Researchers Highlight 'Troubling Increase' In Breast Cancer In Developing Countries
"International cancer specialists meet this week to plan an assault on a troubling increase of breast cancer in developing countries, where nearly two-thirds of women aren't diagnosed until it has spread through their bodies," the Associated Press reports. Researchers will also look at "some worrisome data" that suggests breast cancer affects "women, on average, about 10 years" earlier in developing countries than it does in the U.S. (Neergaard, 11/3). "We used to think breast cancer was a problem of only wealthy women, but now we know breast cancer shows no favorites: It strikes rich and poor women alike," Felicia Knaul, head of the Harvard Global Equity Initiative, said, Agence France-Presse reports (11/3).
Burkina Faso To Distribute 6.6M ITNs In 2010, Health Officials Say
Burkina Faso health officials on Monday said they plan to work with partners to distribute 6.6 million insecticide-treated nets (ITNs) as part of a national campaign to cover the country's whole population in 2010, Agence France-Presse reports. Victor Nana, who leads the preventive wing of the National Programme to Fight Paludism (malaria), said the ITNs will cost more than $40.5 million and be funded by the government as well as WHO, UNICEF and the Global Fund to Fight AIDS, Tuberculosis and Malaria (11/2).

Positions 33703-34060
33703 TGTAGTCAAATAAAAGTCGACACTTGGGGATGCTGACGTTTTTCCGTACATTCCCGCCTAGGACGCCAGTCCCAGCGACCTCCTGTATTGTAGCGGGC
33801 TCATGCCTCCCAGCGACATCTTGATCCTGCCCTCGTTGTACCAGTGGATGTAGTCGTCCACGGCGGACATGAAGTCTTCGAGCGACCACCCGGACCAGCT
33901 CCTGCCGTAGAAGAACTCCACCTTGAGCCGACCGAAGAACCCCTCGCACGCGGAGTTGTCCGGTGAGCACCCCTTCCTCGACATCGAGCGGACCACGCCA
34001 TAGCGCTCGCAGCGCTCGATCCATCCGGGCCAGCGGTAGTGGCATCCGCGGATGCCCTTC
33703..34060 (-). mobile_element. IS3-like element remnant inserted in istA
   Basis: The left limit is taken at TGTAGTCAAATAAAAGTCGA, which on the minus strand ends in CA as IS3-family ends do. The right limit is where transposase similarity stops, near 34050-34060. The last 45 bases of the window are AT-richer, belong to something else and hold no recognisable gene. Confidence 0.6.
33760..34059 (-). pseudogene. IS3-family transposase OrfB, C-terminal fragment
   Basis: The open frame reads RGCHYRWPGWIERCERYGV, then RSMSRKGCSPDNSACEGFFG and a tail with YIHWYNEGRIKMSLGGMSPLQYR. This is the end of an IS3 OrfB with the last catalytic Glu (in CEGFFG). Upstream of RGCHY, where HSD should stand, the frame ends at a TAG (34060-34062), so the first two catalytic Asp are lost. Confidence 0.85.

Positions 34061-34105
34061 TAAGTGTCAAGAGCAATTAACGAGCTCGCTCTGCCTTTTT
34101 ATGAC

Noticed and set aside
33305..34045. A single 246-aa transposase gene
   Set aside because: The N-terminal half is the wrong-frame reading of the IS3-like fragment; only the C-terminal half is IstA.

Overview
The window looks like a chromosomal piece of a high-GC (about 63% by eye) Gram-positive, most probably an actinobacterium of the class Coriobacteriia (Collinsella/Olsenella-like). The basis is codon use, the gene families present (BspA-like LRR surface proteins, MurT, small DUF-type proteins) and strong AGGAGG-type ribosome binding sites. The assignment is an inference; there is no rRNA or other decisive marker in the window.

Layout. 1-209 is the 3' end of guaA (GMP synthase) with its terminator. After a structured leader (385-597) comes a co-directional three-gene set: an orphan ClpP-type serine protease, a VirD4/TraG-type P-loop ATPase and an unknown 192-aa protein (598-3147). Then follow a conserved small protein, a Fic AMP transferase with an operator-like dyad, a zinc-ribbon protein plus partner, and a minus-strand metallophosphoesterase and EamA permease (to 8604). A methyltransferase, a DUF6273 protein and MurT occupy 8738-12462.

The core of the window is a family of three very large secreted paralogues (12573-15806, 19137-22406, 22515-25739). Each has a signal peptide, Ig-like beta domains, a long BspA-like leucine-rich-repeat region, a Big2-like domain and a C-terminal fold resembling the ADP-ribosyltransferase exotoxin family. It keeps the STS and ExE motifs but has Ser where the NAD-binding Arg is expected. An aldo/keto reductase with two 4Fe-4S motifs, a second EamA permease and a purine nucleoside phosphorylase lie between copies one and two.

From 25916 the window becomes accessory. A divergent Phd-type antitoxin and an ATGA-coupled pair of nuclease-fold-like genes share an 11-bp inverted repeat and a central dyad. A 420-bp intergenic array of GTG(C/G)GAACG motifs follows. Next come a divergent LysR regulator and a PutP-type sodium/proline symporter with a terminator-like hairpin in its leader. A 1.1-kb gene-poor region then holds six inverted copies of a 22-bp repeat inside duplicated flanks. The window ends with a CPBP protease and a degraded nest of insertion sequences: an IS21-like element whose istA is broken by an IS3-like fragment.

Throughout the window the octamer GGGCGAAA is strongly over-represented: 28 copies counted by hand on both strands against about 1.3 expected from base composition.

Diarrhea Kills 1.15M Annually, Study Finds
The WHO on Friday released data showing that diarrhea kills at least 1.15 million people over the age of five annually -- three times more than previous estimates suggested, Agence-France Presse/Tehran Times reports (11/1). The preliminary results from a study that has yet to be published were presented last week during a meeting of the Foodborne Disease Burden Epidemiology Reference Group (FERG) in Switzerland, SciDev.Net reports. "These estimates highlight the significant burden of diarrhoeal diseases in adolescents and adults in the developing world," said Martyn Kirk, chair of the FERG Enteric Diseases Task Force, who presented the results (Lewis, 10/30).
Newsweek Q&A With Bill And Melinda Gates
Newsweek interviewed Bill and Melinda Gates last week during their visit to Washington, D.C., for their foundation's Living Proof Project. In response to a question about the most pressing health issue facing developing countries, Melinda Gates said there has been "amazing progress on the deaths of children under 5. But we have not made much progress on deaths in children within the first 30 days of life. … Saving these children would not be that difficult. A lot of it is cultural. We need to educate the mothers." Issues covered in the Q&A include the recent HIV vaccine trial in Thailand and President Barack Obama's global health plan (Guo, 10/31).